This is panto on a large scale and well-executed by a team who clearly know what they’re doing. Some of the references are very modern – the plot revolves around social media and there is a brief “Stranger Things” homage – but in some ways, it’s panto that’s remained unchanged for decades. It very much relies on groans and boos as much as laughs and cheers and the enthusiastic audience that we watched with did not disappoint. I mentioned “blue material” earlier because I remember doing local panto in my teens and seeing a newspaper clipping in the dressing room, with a list of do’s and don’ts for panto. One of them was “don’t use too much blue material”, which to my innocent brain, seemed to be a reference to cold-coloured scenery. The show today was aimed for at all ages so the material never did get too “blue” but again, my innocent brain might have just not understood all the gags. Safe to say, the script works at a number of levels.

Photos by Manuel Harlan and Mark Senior.

There are also some lengthy diversions – one of which featured the return of Justin – but again, that’s the nature of panto. The total runtime is 2.5 hours, including an interval, so while it’s suitable for all ages it might be hard for some of the very little ones to sit still. Eva wasn’t sitting still but that’s because she was over-excited/dancing to the songs/rocking on tip-up seats because she “can’t get enough of theatre seats”. Luckily I was seated on the aisle so halfway through the first half I swapped with her and put her on the end so that it was only me that she was bothering with her wriggling.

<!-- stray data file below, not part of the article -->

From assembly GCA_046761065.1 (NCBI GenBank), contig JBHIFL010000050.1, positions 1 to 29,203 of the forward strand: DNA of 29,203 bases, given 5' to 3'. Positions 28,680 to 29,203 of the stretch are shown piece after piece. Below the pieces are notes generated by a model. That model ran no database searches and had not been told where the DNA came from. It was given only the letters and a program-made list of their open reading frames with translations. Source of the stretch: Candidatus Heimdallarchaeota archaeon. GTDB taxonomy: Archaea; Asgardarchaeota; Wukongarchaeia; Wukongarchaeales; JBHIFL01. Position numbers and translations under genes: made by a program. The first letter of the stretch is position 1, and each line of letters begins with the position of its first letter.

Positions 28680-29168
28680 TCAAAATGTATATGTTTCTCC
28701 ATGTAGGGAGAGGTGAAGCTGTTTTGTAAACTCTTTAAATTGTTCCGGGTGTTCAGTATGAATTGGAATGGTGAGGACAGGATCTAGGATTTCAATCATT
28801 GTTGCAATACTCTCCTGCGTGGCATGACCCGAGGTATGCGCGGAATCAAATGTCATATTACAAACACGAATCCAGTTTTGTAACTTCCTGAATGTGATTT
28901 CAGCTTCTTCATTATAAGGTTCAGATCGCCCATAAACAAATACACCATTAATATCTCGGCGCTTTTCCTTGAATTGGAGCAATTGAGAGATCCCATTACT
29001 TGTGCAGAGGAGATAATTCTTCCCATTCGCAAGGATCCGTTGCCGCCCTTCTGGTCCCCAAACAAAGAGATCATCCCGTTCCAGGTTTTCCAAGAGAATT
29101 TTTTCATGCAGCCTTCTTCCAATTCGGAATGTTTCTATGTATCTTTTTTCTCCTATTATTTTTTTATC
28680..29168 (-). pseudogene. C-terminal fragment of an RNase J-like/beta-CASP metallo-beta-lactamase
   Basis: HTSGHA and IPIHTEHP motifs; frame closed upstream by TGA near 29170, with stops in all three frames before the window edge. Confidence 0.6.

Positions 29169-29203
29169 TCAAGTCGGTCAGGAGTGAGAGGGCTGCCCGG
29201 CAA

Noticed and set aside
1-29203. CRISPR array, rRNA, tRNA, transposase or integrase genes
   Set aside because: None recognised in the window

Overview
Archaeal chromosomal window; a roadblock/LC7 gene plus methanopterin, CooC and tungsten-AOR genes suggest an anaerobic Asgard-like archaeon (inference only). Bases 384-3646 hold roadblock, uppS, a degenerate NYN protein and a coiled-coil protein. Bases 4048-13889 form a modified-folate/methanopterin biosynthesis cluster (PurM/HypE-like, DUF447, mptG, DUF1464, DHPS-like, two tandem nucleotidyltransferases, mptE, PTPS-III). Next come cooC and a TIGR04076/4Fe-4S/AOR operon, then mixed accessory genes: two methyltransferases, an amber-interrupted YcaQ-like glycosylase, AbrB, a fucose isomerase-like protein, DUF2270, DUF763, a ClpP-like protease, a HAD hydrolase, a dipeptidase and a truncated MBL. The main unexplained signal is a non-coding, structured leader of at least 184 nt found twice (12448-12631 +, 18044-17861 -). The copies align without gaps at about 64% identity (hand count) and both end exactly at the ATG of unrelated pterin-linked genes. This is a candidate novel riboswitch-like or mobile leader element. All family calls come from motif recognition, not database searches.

There is also a tribute to Hackney Empire’s 120th anniversary which may seem shoehorned in but was very sweet and – briefly – featured a Julie Andrews impersonator. I can’t believe I was the only one who whooped for that.

We’ve seen shows of all types and sizes this Christmas and this is undoubtedly the most traditional Christmas panto we’ve seen. It’s brash and saucy but also clever, energetic and very entertaining. And if you live in Waltham Forest or Hackney, it’s super convenient too! Well, as long as the trains are running, which they weren’t tonight (but we got an Uber back so nothing worth blogging about). It’s definitely worth a trip to see if you’re looking for something to make you laugh and boo in equal measure. Also, a quick shout out to the Britannia Fish Bar a few doors down, where we got a very quick and cheap post-show supper. Delicious!


“Mother Goose” runs until Dec 31st at Hackney Empire. For tickets and more info, click here. 

Disclaimer: I received free press tickets in exchange for a review but all opinions remain honest and my own.